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The Devil in the Deal: Notes From an M&A Practitioner
A look at due diligence for energy transactions, and at what’s driving them.
By the end of last year, much was being made of the failed attempts at multibillion-dollar mergers by FPL with Constellation, Exelon with PSEG, and Southern Co. with Progress Energy. In spite of the repeal of the Public Utility Holding Company Act, these mega-mergers still required regulatory approvals from multiple state and federal agencies, and their high profiles attracted attention and resistance from a vast array of special interests.
But these failed attempts did not in any way impede overall deal flow in the marketplace for energy assets. Instead, they may have served to encourage capital flows into lower-profile yet less-regulated assets. These include physical hard assets such as merchant-power plants, but also structured deals, derivative portfolios, and even energy trading teams.
Interestingly, these types of assets comprise the traditional merchant-energy firm (see Figure 1) . Once primarily owned by, and housed within, utility holding companies, alternative investors are discovering opportunities to realize greater returns on these assets. Financial buyers such as private-equity and hedge funds are able to exploit the strong cash flows of these assets through the application of leverage and financial risk-management strategies. Strategic buyers usually are more concerned with how these assets might complement their existing business portfolios and yield operational, geographic, or other synergies.
Underlying all of this activity, however, a number of primary forces are at work. These types of assets are of greatest interest to both types of buyers when energy prices are strong and there is plenty of liquidity. Spark spreads have widened considerably, increasing projected cash flows and valuations while allowing financial buyers to tap into an unprecedented level of investor interest and liquidity to finance and leverage transactions. Rising valuations are especially important to these types of buyers given their relatively short-term investment horizons. Strategic buyers also benefit from increased liquidity and energy prices, even though they typically are not in as much of a hurry to monetize their investments. They may have to pay a premium given increased competition for assets, but this is much easier to justify in an environment with strong asset cash flows and capital availability.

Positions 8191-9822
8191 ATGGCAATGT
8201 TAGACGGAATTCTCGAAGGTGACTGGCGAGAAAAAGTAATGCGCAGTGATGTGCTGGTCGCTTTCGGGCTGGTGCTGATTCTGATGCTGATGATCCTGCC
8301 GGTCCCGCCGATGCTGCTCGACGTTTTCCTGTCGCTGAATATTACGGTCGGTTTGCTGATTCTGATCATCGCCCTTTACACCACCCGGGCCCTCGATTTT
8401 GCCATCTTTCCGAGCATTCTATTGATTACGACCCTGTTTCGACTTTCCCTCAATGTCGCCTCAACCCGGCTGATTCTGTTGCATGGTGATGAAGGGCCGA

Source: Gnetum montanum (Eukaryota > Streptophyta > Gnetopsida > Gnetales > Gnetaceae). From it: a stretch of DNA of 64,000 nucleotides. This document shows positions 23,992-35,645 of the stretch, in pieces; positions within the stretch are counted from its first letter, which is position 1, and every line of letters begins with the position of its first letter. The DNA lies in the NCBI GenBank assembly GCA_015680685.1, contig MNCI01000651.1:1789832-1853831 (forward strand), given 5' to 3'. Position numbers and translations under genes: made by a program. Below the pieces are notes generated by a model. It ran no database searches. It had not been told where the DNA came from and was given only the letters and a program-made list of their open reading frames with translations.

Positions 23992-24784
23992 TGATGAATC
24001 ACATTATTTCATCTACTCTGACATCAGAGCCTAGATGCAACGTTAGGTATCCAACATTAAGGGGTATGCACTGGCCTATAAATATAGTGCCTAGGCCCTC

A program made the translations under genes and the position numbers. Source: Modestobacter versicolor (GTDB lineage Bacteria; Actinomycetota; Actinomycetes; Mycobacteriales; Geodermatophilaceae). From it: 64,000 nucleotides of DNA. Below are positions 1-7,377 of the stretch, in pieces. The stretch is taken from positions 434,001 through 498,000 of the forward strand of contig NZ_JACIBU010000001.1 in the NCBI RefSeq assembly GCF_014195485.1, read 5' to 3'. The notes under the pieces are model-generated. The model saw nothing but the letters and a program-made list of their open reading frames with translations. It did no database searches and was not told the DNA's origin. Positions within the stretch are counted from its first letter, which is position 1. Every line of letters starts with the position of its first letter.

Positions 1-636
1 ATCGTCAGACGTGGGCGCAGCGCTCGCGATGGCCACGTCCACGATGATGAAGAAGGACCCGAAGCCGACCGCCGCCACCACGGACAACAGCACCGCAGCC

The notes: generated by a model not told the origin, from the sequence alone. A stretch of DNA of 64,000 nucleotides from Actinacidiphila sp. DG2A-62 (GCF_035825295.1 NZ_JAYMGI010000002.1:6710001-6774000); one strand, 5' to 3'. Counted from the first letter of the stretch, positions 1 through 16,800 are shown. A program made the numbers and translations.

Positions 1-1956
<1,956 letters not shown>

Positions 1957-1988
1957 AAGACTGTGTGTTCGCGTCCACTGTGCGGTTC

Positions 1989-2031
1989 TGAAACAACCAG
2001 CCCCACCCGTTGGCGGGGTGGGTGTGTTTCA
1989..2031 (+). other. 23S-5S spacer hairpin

Eventually, however, there surely will be a downturn in the energy-asset market. It is management’s responsibility to understand and monitor these drivers.
For an acquisition to be successful, the buyer must have a deep understanding of both value and risk, and must price and structure the transaction accordingly—regardless of when a market downtown occurs or how deep it is. But performing due diligence that is adequate to this task can be quite challenging. The energy-asset market is more active and liquid than it ever has been before. As a result, transactors often find themselves with more promising deal prospects than they can evaluate given their limited internal resources. Also, shorter transaction cycles are making things more difficult. Due-diligence schedules, from initial bids to final bid acceptance, signing, and closing, are